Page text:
One of my LinkedIn connections told me this type of break is what she needs returning to a business event and possibly an extended after hours. Sure, it may be time for some to retire to the hotel room, but she understands the value of personal networking and pushes herself to keep going.

reflect

Work. Some introverts enjoy the opportunity to take a lunch-time walk, while their colleagues, most likely extraverts, are gathered in the staff room engaged in a boisterous conversation.

Walking alone or with a walking mate is a great way to recharge your batteries. I personally prefer listening to music or talk radio, as it allows me to walk at my rapid speed and lose myself in thoughts of the day.

If your fortunate to have an office or cubicle away from the fray, your getaway is convenient and doesn’t require leaving the office.

This type of situation is ideal after a day full of meetings, not only to recharge your battery but also to respond to any e-mails following the meetings.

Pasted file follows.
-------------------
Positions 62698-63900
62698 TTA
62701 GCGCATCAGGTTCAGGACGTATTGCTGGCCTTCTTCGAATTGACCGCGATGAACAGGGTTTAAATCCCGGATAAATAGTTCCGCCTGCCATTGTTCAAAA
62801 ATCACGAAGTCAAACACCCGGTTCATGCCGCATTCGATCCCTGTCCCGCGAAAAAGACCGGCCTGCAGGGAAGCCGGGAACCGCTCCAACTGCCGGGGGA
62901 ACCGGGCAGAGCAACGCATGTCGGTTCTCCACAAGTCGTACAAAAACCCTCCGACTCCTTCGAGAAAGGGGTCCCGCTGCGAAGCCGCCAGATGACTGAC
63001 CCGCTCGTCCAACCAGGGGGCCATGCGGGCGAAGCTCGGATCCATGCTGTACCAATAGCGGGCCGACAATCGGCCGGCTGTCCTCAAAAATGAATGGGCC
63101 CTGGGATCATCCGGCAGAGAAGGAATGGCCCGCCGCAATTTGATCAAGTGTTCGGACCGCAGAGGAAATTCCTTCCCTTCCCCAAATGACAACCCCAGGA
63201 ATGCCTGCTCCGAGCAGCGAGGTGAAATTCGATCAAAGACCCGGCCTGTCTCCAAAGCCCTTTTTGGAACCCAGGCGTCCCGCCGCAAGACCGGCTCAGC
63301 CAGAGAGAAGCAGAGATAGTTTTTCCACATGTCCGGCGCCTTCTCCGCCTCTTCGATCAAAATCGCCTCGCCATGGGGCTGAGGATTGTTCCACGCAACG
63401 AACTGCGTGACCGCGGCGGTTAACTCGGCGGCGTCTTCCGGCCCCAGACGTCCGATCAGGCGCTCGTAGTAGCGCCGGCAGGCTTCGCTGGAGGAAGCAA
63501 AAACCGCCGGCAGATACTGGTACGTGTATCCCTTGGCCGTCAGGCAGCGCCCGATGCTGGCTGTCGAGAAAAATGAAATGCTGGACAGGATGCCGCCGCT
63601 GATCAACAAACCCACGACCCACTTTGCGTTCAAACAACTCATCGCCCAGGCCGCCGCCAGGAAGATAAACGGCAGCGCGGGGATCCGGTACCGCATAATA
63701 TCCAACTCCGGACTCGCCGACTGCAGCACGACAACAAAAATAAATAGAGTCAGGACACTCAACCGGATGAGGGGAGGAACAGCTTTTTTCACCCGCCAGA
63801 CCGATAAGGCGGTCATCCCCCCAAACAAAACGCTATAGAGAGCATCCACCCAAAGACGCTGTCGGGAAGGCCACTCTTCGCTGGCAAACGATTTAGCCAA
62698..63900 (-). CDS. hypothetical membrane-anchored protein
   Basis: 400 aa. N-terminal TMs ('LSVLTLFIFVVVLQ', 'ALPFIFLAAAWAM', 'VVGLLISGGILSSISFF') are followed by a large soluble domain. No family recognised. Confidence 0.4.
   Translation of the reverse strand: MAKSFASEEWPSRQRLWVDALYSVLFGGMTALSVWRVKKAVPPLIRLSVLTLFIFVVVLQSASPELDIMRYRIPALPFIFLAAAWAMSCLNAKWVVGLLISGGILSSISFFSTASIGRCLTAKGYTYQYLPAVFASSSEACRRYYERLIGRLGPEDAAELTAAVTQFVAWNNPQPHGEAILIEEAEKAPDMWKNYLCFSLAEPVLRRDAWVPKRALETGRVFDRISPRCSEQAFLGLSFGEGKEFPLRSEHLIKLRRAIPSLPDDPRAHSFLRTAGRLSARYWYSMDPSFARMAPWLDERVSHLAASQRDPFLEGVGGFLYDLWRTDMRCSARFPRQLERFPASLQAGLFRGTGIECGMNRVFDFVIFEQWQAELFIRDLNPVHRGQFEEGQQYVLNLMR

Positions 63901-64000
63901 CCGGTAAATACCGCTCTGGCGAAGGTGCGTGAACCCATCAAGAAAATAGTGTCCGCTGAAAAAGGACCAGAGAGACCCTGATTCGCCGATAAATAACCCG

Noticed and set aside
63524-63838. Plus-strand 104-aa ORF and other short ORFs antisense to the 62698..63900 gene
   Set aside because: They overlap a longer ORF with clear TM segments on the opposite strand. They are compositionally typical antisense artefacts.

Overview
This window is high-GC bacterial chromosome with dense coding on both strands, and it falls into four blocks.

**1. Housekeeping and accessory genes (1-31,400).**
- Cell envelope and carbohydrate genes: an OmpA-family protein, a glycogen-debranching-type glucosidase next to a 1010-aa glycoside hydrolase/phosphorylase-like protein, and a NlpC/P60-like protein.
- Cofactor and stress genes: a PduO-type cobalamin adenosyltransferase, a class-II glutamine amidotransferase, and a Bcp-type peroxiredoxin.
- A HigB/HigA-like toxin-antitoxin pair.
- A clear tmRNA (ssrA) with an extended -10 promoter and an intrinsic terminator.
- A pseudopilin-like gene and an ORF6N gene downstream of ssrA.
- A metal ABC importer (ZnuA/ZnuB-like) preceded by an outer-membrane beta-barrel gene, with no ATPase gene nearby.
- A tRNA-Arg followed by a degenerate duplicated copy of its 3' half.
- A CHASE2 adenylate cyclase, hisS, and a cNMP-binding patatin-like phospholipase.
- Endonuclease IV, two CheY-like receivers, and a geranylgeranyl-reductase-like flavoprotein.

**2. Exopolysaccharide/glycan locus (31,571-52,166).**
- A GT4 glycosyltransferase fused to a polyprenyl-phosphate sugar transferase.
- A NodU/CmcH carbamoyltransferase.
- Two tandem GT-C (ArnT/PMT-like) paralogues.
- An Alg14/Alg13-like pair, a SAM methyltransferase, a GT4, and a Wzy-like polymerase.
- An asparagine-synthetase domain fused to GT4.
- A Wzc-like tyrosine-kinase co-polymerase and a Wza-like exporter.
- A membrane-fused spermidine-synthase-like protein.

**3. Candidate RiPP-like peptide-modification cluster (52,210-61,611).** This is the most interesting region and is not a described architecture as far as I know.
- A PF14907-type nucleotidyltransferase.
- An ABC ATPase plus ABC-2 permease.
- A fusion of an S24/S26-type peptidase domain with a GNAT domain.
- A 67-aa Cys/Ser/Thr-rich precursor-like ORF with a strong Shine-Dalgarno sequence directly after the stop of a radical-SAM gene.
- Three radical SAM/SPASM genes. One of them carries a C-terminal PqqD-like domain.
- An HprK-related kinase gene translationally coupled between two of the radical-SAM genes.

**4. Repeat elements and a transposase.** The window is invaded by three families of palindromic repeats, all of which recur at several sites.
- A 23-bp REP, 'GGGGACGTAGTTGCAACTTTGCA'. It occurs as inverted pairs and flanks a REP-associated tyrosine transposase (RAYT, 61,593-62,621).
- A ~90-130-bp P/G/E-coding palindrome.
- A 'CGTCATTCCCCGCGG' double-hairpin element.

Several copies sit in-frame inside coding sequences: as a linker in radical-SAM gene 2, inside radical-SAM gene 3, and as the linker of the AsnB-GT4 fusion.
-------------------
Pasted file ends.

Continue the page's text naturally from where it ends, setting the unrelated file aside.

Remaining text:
Introverts are more productive when they have solitude and moments to reflect and write, something they prefer over meetings and brainstorming sessions. They derive their creativity from being alone or working with one other person.

Watch this TED talk by Susan Cain who explains how introverts are most creative.


Whether you’re at a family gathering, a networking event, or at work, getting away is important for maintaining a strong energy level. Introverts are capable of interaction for extended periods of time, but we’re more comfortable if we take time to get away.

Don’t deny yourself this opportunity and don’t feel as if you’re being antisocial. You’ll be happier and more productive if you tend to your preferred way to energize yourself.

Photo: Flickr, Dave McGlinchey

Photo: Flickr, Kirsty Harrison

5 ways to give when you’re networking for a job

I was pleasantly surprised to receive a gift (four delicious pumpkin cupcakes) from a member of a networking group I facilitate. Prior to bestowing upon me such a kind gift, Marie had asked me to critique “only her LinkedIn profile Summary.”

give-help

This gift was hardly necessary; although, I have to admit I had forgotten to look at her profile. So I sat with her that day for a brief time and offered some suggestions like, “This paragraph is a bit dense….

“I like the content a lot but perhaps you’d want to reorganize it to match your headline….

“I like your tag line a lot….

“The rest of your profile is great, but you might want to copy and paste some symbols for bullets to spiff it up.”

This interaction is an example of how to give to people when you’re in the job search. Do you have to give baked goods like Marie did? No. You have to reciprocate, however. Here are some ways to give back.